In November 2012, International Airlines Group, whose subsidiary Iberia held a 45.85% stake in Vueling, offered to buy the remaining 54.15% of the company with both Iberia and IAG owning both shares and not resulting in the company being wholly owned by IAG through 100% of shares. IAG, also the owner of British Airways, plans to use Vueling to help stem losses at Iberia. However, market trends (increased profits and improved figures from Vueling resulting in a higher share-price) had made IAG's offer a significant undervaluation of the airline. Vueling had urged its shareholders to reject IAG's offer and its shareholders had until the 8th of April 2013 to decide upon the recommendation.[53]

On 27 March 2013, IAG improved its offer for Vueling, raising its offer per share from €7 to €9.25. Vueling shares quickly surged following the announcement, rising by 8.8% to €9.23 following a temporary suspension as BMAD waited on an official comment from Vueling regarding the updated offer. The acceptance period was also increased by 48 calendar days.[54]

On 9 April 2013, the board of Vueling unanimously recommended shareholders accept an improved offer of €9.25 per share from IAG. IAG CEO Willie Walsh confirmed that the board had recommended the new offer; however, Walsh also stated that Vueling would not be merged with Iberia, saying, "Vueling will operate as a stand-alone entity in IAG group."[55]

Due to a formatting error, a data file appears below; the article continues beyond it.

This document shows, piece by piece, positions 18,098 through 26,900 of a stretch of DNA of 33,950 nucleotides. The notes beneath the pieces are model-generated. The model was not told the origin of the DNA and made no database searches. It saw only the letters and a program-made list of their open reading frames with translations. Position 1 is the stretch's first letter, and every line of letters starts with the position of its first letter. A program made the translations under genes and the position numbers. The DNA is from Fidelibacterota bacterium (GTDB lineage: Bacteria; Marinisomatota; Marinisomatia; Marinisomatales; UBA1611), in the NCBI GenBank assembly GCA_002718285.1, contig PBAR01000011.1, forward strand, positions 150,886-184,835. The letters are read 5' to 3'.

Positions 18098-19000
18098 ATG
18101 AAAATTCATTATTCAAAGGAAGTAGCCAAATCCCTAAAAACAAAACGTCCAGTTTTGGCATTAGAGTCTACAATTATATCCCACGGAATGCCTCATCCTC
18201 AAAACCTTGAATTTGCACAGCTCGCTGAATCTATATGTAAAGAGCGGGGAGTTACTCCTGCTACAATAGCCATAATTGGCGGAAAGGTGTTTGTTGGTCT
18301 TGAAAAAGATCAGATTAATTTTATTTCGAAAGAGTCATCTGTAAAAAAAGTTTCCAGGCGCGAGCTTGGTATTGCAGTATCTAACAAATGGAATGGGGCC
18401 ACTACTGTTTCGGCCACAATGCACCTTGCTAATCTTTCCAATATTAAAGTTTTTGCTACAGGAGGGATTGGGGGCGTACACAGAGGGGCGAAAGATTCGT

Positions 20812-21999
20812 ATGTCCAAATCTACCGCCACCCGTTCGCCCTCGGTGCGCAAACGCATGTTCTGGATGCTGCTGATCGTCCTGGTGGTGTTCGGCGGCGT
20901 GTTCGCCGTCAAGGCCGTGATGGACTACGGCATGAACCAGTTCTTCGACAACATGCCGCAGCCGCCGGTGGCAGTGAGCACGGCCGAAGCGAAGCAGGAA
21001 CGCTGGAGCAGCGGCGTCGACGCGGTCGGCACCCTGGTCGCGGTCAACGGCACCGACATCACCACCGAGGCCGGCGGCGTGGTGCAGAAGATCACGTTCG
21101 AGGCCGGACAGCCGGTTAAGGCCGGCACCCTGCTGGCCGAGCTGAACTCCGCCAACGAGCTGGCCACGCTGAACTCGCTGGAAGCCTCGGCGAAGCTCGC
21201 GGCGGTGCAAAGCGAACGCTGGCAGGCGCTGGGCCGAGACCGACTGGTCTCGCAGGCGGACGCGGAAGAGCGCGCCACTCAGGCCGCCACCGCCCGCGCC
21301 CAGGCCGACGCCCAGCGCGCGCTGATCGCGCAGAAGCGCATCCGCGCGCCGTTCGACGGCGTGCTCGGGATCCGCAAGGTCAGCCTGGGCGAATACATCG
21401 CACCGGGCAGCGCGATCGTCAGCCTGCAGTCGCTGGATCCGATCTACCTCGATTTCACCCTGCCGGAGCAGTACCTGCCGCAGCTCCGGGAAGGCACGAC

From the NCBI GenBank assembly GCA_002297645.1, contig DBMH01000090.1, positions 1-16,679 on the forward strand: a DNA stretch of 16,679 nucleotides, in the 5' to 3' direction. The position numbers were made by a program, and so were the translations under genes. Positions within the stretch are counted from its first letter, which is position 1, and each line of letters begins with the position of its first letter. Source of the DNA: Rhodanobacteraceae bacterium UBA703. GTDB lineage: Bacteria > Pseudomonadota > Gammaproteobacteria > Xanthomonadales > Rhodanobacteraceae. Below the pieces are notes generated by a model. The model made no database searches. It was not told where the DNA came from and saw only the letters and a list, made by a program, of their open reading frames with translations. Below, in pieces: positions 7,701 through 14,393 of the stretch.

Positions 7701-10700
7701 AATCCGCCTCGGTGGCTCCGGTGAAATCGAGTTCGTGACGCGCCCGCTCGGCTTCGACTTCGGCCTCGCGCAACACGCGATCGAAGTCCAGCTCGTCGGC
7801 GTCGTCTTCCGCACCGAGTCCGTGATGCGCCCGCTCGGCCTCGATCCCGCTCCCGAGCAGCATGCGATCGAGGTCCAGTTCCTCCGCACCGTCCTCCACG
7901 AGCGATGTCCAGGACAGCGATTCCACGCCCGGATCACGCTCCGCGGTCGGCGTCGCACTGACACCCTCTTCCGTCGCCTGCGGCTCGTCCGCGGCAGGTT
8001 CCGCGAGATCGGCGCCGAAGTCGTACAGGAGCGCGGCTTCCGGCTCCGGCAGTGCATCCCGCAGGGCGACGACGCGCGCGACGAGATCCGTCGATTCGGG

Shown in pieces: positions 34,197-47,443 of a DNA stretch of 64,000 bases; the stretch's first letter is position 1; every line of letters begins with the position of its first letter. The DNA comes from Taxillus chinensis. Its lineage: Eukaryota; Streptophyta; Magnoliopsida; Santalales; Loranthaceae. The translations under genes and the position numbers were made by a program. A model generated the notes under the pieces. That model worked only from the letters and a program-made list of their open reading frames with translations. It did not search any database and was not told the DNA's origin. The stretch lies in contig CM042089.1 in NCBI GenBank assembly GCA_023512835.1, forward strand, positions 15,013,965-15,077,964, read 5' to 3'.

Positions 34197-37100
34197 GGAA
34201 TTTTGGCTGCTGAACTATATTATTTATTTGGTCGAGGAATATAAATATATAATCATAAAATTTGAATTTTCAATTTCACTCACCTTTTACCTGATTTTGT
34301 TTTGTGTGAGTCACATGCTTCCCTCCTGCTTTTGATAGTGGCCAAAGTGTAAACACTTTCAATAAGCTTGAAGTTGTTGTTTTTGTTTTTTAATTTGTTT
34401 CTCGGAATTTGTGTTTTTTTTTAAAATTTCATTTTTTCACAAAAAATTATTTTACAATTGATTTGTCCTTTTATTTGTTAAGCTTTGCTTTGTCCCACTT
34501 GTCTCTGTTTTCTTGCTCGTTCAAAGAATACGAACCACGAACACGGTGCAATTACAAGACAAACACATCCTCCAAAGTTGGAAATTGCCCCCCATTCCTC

On 23 April 2013, IAG acquired control of Vueling, which saw the recently purchased 44.66% stake by IAG merged with Iberia's existing 45.85% stake to form a 90.51% shareholding. Vueling remains a standalone company now within the IAG, and its management structure is unchanged; however, Vueling's CEO reports directly to IAG CEO Willie Walsh.[56]

Frequent flyer programme

Vueling's frequent flyer programme is Vueling Club, which allows members to earn and redeem Avios for award flights or fare discounts on Vueling and IAG airlines Aer Lingus, British Airways, Iberia, and Level, and for award travel on Oneworld airline alliance partners. Vueling Club replaced Vueling's original programme, Punto (Spanish for point), on 27 October 2017, after being announced prior in August 2017.[57] Punto allowed account holders to earn and redeem points for Vueling flights.


Countries in which Vueling operates as of October 2023[58][59]

Codeshare agreements

Vueling has codeshare agreements with the following airlines:[60]


Vueling Airbus A320-200
Vueling Airbus A321-200

As of June 2023, the Vueling fleet consists of the following aircraft:[62][63]

Vueling fleet
Aircraft In service Orders Passengers Notes
Airbus A319-100 6 144
Airbus A320-200 72 180
Airbus A320neo 25 8[64] 186
Airbus A321-200 18 220
Airbus A321neo 4 5[64] 236
Total 125 13